Readings can be compared and contrasted using different elements of literature. In this case Sinners In The Hands of An Angry God by Jonathan Edwards and Speech To The Virginia Convention by Patrick Henry will be compared and contrasted using language, persuasion, and audience.
Jonathan Edwards uses harsh and descriptive language throughout the whole selection such as "how dreadful is the state of those that are daily and hourly in the danger of this great wrath and infinite misery." There is also a constant repetition of words that pertain to hell and sometimes the word itself is also used. Edwards also uses several metaphors and similes such as "The bow of God's wrath is bent" and "The wrath of God is like great waters that are damned for the present." Patrick Henry also uses metaphors in his piece as well as rhetorical questions, repetitions, and allusions. He uses the phrase "to avert the storm which is now coming" as a metaphor for the war that is about to begin. The constant repetition of countless rhetorical questions and the use of exclamation points is obvious. One can easily tell the emotion he is putting into his speech. He also alludes to different books like The Odyssey and the Bible. Both of these authors used powerful and emotional language.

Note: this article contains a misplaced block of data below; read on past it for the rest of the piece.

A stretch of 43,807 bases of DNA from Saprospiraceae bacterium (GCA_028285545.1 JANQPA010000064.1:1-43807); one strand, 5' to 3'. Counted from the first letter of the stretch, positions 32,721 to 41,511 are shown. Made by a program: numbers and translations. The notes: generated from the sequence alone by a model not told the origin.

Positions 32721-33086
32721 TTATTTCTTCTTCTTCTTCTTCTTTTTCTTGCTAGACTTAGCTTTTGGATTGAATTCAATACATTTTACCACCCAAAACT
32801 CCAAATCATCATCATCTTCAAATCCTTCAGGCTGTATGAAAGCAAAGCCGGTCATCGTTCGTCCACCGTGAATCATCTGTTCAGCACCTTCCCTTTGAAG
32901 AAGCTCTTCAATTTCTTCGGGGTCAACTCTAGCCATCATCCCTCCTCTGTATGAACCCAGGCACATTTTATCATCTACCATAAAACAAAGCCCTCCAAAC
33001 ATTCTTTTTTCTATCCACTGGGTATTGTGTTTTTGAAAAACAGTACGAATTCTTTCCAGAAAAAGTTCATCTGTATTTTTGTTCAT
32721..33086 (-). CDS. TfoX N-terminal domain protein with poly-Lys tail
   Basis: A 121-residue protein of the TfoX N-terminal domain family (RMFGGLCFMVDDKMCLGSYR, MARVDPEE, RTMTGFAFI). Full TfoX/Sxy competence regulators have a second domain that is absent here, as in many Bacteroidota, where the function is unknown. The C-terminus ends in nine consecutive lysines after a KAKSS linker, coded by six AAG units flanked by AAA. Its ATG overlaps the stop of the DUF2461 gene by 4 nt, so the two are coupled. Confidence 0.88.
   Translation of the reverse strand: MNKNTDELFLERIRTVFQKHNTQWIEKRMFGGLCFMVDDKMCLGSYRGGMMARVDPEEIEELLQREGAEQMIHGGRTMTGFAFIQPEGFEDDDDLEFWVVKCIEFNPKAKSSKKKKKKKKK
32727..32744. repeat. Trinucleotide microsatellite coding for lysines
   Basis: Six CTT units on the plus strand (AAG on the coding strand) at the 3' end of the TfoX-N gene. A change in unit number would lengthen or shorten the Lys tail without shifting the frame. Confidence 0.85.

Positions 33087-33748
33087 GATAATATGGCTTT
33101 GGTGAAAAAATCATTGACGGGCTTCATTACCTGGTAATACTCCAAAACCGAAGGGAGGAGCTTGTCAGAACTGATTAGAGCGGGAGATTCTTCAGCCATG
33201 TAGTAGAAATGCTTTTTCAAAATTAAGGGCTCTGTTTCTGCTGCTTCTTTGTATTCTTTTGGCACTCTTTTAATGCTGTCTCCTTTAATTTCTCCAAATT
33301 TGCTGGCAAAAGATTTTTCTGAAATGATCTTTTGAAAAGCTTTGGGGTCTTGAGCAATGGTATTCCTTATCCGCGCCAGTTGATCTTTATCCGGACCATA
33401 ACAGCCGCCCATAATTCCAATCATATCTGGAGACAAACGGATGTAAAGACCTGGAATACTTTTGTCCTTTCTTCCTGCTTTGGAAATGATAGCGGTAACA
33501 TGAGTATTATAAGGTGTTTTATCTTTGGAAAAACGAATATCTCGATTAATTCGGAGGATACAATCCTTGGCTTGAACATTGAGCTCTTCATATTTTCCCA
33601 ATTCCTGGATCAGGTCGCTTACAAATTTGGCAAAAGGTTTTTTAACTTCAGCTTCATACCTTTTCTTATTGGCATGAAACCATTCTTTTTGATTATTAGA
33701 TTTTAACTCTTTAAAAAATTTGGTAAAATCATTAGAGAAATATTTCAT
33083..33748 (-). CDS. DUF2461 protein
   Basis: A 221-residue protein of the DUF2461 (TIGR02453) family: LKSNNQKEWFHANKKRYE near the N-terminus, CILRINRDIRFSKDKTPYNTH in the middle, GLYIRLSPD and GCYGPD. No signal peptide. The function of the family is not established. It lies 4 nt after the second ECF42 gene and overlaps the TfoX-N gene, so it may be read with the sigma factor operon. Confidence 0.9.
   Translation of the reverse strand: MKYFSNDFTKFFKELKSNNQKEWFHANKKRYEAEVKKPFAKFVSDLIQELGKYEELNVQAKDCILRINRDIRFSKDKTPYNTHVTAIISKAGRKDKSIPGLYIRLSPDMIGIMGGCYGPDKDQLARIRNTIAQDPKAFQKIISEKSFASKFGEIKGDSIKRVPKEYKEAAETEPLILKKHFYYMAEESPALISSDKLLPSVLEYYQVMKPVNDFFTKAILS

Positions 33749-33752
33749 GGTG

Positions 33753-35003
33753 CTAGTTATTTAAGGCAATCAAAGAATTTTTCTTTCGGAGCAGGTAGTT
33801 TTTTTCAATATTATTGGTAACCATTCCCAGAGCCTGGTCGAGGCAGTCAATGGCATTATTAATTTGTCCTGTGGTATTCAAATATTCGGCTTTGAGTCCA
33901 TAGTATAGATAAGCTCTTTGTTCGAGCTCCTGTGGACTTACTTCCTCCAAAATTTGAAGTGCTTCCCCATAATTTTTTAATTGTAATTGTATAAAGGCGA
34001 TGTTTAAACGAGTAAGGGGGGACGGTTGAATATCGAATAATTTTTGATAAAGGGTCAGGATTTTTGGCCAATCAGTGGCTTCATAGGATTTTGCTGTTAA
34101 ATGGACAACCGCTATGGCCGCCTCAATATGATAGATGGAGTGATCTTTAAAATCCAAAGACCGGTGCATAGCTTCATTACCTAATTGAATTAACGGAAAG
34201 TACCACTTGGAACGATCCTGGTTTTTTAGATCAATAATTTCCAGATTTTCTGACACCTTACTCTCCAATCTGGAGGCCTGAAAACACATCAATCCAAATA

Both Jonathan Edwards and Patrick Henry were extremely persuasive in their own way. Edwards really has a way with words. After reading Sinners . it seemed like he was trying to frighten people into being holy, but the scary thing is that it seemed like he really believed everything he was saying. The reason he did is probably because he was born between Puritanism and the Age of Reason. Puritans saw God as actively involved in the workings of the universe, and rationalists saw God as a creator who left things to run on their own. All of this probably influenced his way of thinking about God and the universe. He expressed his opinion by using metaphors, similes, and harsh, descriptive language.